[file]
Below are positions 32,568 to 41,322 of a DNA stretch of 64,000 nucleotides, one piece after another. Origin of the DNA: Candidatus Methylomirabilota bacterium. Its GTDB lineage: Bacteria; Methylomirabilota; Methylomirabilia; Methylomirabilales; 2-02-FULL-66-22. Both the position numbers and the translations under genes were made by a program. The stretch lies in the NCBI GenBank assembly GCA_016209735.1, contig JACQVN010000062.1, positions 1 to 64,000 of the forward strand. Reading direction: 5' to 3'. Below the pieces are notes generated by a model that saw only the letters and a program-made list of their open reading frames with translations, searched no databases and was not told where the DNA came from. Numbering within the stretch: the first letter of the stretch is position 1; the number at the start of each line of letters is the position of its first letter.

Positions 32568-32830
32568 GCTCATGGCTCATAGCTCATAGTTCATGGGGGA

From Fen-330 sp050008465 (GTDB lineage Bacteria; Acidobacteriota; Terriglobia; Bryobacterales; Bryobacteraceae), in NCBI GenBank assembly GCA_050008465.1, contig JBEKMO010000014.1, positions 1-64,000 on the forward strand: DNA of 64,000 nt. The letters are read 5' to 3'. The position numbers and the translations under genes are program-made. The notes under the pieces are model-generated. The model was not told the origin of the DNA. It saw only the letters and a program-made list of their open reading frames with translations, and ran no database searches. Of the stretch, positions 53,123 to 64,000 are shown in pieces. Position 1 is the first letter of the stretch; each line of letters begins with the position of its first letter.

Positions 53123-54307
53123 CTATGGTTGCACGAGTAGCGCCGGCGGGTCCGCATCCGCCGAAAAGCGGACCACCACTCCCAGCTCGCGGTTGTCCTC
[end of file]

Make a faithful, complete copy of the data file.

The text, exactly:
Below are positions 32,568 to 41,322 of a DNA stretch of 64,000 nucleotides, one piece after another. Origin of the DNA: Candidatus Methylomirabilota bacterium. Its GTDB lineage: Bacteria; Methylomirabilota; Methylomirabilia; Methylomirabilales; 2-02-FULL-66-22. Both the position numbers and the translations under genes were made by a program. The stretch lies in the NCBI GenBank assembly GCA_016209735.1, contig JACQVN010000062.1, positions 1 to 64,000 of the forward strand. Reading direction: 5' to 3'. Below the pieces are notes generated by a model that saw only the letters and a program-made list of their open reading frames with translations, searched no databases and was not told where the DNA came from. Numbering within the stretch: the first letter of the stretch is position 1; the number at the start of each line of letters is the position of its first letter.

Positions 32568-32830
32568 GCTCATGGCTCATAGCTCATAGTTCATGGGGGA

From Fen-330 sp050008465 (GTDB lineage Bacteria; Acidobacteriota; Terriglobia; Bryobacterales; Bryobacteraceae), in NCBI GenBank assembly GCA_050008465.1, contig JBEKMO010000014.1, positions 1-64,000 on the forward strand: DNA of 64,000 nt. The letters are read 5' to 3'. The position numbers and the translations under genes are program-made. The notes under the pieces are model-generated. The model was not told the origin of the DNA. It saw only the letters and a program-made list of their open reading frames with translations, and ran no database searches. Of the stretch, positions 53,123 to 64,000 are shown in pieces. Position 1 is the first letter of the stretch; each line of letters begins with the position of its first letter.

Positions 53123-54307
53123 CTATGGTTGCACGAGTAGCGCCGGCGGGTCCGCATCCGCCGAAAAGCGGACCACCACTCCCAGCTCGCGGTTGTCCTC